It’s important to be prepared for any adventure with your dog, especially because they often turn into great training opportunities. While packing for your dog can vary depending on the activity, here are a handful of training items that are sure to help with any outing.
1. Treats – Before leaving the house, I make sure to have a couple of different types of treats. One type should be a “normal” treat – not super high value but something your dog will work for. I often use Zuke’s Skinny Bakes for this purpose. The other treat should be a very high value, “doggy crack” type of treat. These treats come in handy if you need to up the reinforcement value while you are out and about. Zuke’s Lil’ Links or Zuke’s Z-Filets are a perfect option for this.
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2. A Toy – In addition to treats, we like to use toys and play as reinforcement when training our dogs. Toys that are easy to pack and carry, like a tennis ball or small tug, work best for this purpose. Using a toy for reinforcement is a great way to get your dog to engage directly with you in any environment while they expend some energy.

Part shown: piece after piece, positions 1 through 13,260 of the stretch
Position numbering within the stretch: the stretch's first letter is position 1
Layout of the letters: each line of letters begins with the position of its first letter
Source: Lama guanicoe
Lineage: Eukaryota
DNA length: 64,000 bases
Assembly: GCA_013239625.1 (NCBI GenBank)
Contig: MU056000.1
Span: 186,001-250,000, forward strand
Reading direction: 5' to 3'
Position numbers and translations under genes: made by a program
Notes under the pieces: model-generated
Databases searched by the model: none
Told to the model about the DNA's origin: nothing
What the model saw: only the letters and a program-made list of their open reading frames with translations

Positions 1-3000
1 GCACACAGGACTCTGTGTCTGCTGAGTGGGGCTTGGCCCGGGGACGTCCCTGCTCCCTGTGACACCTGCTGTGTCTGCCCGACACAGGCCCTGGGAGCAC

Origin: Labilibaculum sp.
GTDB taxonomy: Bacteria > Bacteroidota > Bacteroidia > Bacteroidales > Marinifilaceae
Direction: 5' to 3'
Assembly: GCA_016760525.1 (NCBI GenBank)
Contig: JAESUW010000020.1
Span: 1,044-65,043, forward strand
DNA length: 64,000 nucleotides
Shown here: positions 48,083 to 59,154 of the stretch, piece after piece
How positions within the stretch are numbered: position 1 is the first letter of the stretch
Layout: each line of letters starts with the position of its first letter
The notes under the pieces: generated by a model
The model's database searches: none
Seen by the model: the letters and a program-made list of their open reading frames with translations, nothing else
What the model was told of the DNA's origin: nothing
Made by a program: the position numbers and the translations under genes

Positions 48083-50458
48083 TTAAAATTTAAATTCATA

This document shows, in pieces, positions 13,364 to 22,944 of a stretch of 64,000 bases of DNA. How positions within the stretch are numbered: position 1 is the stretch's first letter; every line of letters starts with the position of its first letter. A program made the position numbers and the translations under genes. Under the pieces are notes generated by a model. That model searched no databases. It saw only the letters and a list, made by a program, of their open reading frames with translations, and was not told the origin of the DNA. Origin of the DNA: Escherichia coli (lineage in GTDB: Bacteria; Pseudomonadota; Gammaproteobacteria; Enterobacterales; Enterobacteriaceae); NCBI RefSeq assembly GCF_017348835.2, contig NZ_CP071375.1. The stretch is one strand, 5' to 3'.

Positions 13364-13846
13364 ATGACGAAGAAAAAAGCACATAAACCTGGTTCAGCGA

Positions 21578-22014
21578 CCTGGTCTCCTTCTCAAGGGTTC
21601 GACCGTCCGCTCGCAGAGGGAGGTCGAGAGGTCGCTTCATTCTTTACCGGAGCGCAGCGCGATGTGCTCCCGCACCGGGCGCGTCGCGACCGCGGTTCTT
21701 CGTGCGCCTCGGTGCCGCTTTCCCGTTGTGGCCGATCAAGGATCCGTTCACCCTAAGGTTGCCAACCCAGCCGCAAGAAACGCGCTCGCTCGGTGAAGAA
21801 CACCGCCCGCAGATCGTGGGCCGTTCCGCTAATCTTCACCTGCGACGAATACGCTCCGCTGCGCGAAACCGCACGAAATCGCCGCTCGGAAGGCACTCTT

3. Leash – Bringing a leash might seem obvious, but if you are accustomed to always having your dog off leash or hiking with them, it can be easily forgotten. I always keep an extra six-foot flat leash in my car, and there are many times that I have been grateful for this. Not only is a leash essential in training and keeping everyone safe, it’s nice to have on hand for those impromptu adventures. If you decide to go downtown and have your dog with you, having a leash allows you to enjoy a nice walk together. A six-foot lead is also nice for potty breaks when you can’t just let your dog out. I have had dogs on a two-foot lead and when they have to potty, there’s not enough distance for either the dog or the owner to be comfortable.
4. Poop Bags – Part of being a responsible pet parent is picking up after them. You don’t want to get caught downtown or on the river trail without proper poop pick-up gear. Poop bags usually come in small rolls that fit easily into purses, packs and pockets.
5. A Bed/Mat – Not only is a bed or mat a nice place for your dog to lie down, but it can be a helpful training tool as well. Saying “On your bed” is a way to communicate with your dog when you want them to settle and stay. We use it all the time when we go climbing or into the backcountry. When we train downtown or in busy areas, we always bring a bed to show our dogs that we don’t want them to engage with their environment at that moment. This is a nice skill to teach if you want to take your dog with you to go get coffee, hang out, and relax. While there are endless gear options for training your dogs, we like to keep things simple with items you can easily keep in your car. By sticking to the basics, you’re sure to be ready for any outing with your dog, whether planned or spontaneous.